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Chapter: Human Nervous System and Sensory Organs - Spinal Cord and Spinal Nerves

Cross Sections of the Spinal Cord

Cross Sections of the Spinal Cord
Cross sections at different levels (left, myelin stain; right, cellular stain) vary con-siderably. In the regions of cervical enlargement and lumbar enlargement, the cross-sectional area is larger than in the rest of the spinal cord; it is largest at the C4 – C5 and L4 – L5 levels.

Cross Sections of the Spinal Cord

Cross sections at different levels (left, myelin stain; right, cellular stain) vary con-siderably. In the regions of cervical enlargement and lumbar enlargement, the cross-sectional area is larger than in the rest of the spinal cord; it is largest at the C4 – C5 and L4 – L5 levels. In both swellings, the numer-ous nerves that supply the extremities cause an increase in gray matter.

The white matter is most extensive in the cer-vical region and diminishes gradually in caudal direction; the ascending sensory tracts increase in number from the sacral to the cervical region as more fibers are added, while the descending motor tracts decrease from the cervical to the sacral regions as fibers terminate at various levels.

The butterfly configuration of the gray matter changes in shape at the various levels, and so does the posterolateral tract (Lissauer’stract) (AD1).


The posterior horn is narrow in the cervical spinal cord; its tip ends in the cap-shaped marginal zone (nucleus posteromarginalis) (A2). The lateral angle between the poste-rior and anterior horn is occupied by the re-ticular formation (AD3). The gelatinous sub-stance (Rolando’s substance) (AD4) con-tains small, mostly peptidergic neurons where posterior root fibers of various cali-bers terminate; it also contains descending fibers from the brain stem (raphe nuclei, p. 108, B28; reticular formation, p. 146). Un-myelinated processes of neurons ascend or descend for one to four root levels within the posterolateral tract (Lissauer’s tract) and then reenter into the gelatinous substance. Some of the processes run within the lateral spinothalamic tract to the thalamus. The fibers of proprioceptive sensi-bility in the muscles (muscle spindles) ter-minate in the posterior thoracic nucleus (dor-sal nucleus of Clarke) (AB5) where the tractsto the cerebellum begin. The reduced gray matter of the thoracic spinal cord has a slender posterior horn with a prominent dorsal nucleus. In the plump posterior hornof the lumbar and sacral spinal cords, the gelatinous substance (CD4) is much en-larged and borders dorsally on the narrow band of the marginal zone (CD2).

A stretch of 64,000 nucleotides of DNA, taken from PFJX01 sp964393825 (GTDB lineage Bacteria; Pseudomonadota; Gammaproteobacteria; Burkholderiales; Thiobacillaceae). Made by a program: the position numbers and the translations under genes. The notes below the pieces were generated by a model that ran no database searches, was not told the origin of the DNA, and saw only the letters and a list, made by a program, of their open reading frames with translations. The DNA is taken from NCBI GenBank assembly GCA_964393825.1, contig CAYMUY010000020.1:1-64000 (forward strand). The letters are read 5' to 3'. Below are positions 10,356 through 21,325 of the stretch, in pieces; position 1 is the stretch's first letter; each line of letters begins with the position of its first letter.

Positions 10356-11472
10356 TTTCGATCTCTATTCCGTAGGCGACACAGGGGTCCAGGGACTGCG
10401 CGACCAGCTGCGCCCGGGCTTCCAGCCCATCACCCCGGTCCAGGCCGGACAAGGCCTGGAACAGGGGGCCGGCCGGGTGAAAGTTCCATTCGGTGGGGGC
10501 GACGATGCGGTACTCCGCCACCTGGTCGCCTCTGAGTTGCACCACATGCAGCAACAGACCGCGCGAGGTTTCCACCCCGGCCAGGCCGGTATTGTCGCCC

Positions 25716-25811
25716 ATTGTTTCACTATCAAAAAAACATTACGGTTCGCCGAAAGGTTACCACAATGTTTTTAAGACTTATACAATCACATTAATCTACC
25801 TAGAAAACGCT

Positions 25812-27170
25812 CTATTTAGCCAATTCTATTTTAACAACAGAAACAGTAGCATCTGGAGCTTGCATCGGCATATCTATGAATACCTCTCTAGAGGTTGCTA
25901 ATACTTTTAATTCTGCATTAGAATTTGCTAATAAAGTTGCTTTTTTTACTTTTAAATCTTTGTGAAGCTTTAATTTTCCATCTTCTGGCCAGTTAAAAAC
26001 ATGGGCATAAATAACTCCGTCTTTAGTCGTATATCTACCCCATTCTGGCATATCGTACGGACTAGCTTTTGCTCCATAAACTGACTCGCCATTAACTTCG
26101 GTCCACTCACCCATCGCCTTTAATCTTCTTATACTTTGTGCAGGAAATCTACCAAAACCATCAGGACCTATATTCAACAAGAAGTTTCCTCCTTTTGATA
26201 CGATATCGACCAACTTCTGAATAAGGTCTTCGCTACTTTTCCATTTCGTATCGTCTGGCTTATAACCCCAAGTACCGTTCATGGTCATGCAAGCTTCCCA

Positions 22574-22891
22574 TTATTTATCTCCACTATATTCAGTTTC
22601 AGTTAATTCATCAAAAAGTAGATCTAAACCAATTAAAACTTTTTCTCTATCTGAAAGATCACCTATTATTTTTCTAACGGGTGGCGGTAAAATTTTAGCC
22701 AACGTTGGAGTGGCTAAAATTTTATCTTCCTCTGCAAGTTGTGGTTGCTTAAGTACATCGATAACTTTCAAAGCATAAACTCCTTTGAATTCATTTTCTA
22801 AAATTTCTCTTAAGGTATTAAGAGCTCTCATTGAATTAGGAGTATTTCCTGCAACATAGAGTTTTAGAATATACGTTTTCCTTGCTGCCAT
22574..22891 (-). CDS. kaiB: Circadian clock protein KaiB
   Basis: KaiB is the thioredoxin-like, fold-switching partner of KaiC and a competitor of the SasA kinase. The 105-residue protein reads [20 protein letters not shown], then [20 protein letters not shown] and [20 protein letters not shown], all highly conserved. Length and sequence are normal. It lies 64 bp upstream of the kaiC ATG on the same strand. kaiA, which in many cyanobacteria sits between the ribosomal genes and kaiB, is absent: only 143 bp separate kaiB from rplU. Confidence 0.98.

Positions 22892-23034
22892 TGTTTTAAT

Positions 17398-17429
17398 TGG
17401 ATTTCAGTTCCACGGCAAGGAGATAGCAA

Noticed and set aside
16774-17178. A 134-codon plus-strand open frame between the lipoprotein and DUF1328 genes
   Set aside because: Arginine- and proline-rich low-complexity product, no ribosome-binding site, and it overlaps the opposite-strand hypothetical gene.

The lateral horn forms in the thoracic spi-nal cord the lateral intermediate substance (B6). It contains sympathetic nerve fibers mainly for the vasomotor system, the effer-ent fibers of which emerge via the anterior root. Sympathetic neurons also lie medially in the intermediomedial nucleus (B7). In the sacral spinal cord, parasympathetic neurons form the intermediolateral nucleus und in-termediomedial nucleus (D8).

The anterior horn expands in the cervical spinal cord and contains several nuclei with large motor neurons, all of which are cholin-ergic.

 

Medial group of nuclei

Anteromedial nucleus (A9)

Posteromedial nucleus (A10)

Lateral group of nuclei

Anterolateral nucleus (A11)

Posterolateral nucleus (A12)

Retroposterolateral nucleus (A13)

In the region supplying the upper limbs, the anterior horn is far more differentiated than in the thoracic spinal cord where only a few cell groups can be identified. The expanded, plump anterior horn of the lumbar and sacral spinal cords, which supplies the lower limbs, again contains several groups of nuclei.


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Human Nervous System and Sensory Organs - Spinal Cord and Spinal Nerves : Cross Sections of the Spinal Cord |


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